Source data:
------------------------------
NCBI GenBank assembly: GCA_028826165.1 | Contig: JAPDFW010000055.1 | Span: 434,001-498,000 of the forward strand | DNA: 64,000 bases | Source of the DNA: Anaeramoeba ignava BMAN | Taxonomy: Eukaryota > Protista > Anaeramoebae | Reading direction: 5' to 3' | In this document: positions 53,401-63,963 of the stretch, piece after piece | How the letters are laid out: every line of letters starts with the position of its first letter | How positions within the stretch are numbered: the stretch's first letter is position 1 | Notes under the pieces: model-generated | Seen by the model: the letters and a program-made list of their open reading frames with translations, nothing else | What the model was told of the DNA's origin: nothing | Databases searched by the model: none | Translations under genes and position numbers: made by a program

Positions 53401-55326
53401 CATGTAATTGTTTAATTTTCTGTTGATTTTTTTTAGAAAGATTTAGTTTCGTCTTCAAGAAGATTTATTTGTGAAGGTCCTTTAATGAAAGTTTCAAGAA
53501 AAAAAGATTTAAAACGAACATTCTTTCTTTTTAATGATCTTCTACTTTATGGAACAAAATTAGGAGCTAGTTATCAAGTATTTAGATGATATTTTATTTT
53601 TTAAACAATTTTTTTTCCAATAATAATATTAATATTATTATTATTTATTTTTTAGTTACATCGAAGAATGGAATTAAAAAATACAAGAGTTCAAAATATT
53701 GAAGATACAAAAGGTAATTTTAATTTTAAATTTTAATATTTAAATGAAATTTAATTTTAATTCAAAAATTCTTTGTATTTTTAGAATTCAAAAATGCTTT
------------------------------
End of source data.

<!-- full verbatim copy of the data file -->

NCBI GenBank assembly: GCA_028826165.1 | Contig: JAPDFW010000055.1 | Span: 434,001-498,000 of the forward strand | DNA: 64,000 bases | Source of the DNA: Anaeramoeba ignava BMAN | Taxonomy: Eukaryota > Protista > Anaeramoebae | Reading direction: 5' to 3' | In this document: positions 53,401-63,963 of the stretch, piece after piece | How the letters are laid out: every line of letters starts with the position of its first letter | How positions within the stretch are numbered: the stretch's first letter is position 1 | Notes under the pieces: model-generated | Seen by the model: the letters and a program-made list of their open reading frames with translations, nothing else | What the model was told of the DNA's origin: nothing | Databases searched by the model: none | Translations under genes and position numbers: made by a program

Positions 53401-55326
53401 CATGTAATTGTTTAATTTTCTGTTGATTTTTTTTAGAAAGATTTAGTTTCGTCTTCAAGAAGATTTATTTGTGAAGGTCCTTTAATGAAAGTTTCAAGAA
53501 AAAAAGATTTAAAACGAACATTCTTTCTTTTTAATGATCTTCTACTTTATGGAACAAAATTAGGAGCTAGTTATCAAGTATTTAGATGATATTTTATTTT
53601 TTAAACAATTTTTTTTCCAATAATAATATTAATATTATTATTATTTATTTTTTAGTTACATCGAAGAATGGAATTAAAAAATACAAGAGTTCAAAATATT
53701 GAAGATACAAAAGGTAATTTTAATTTTAAATTTTAATATTTAAATGAAATTTAATTTTAATTCAAAAATTCTTTGTATTTTTAGAATTCAAAAATGCTTT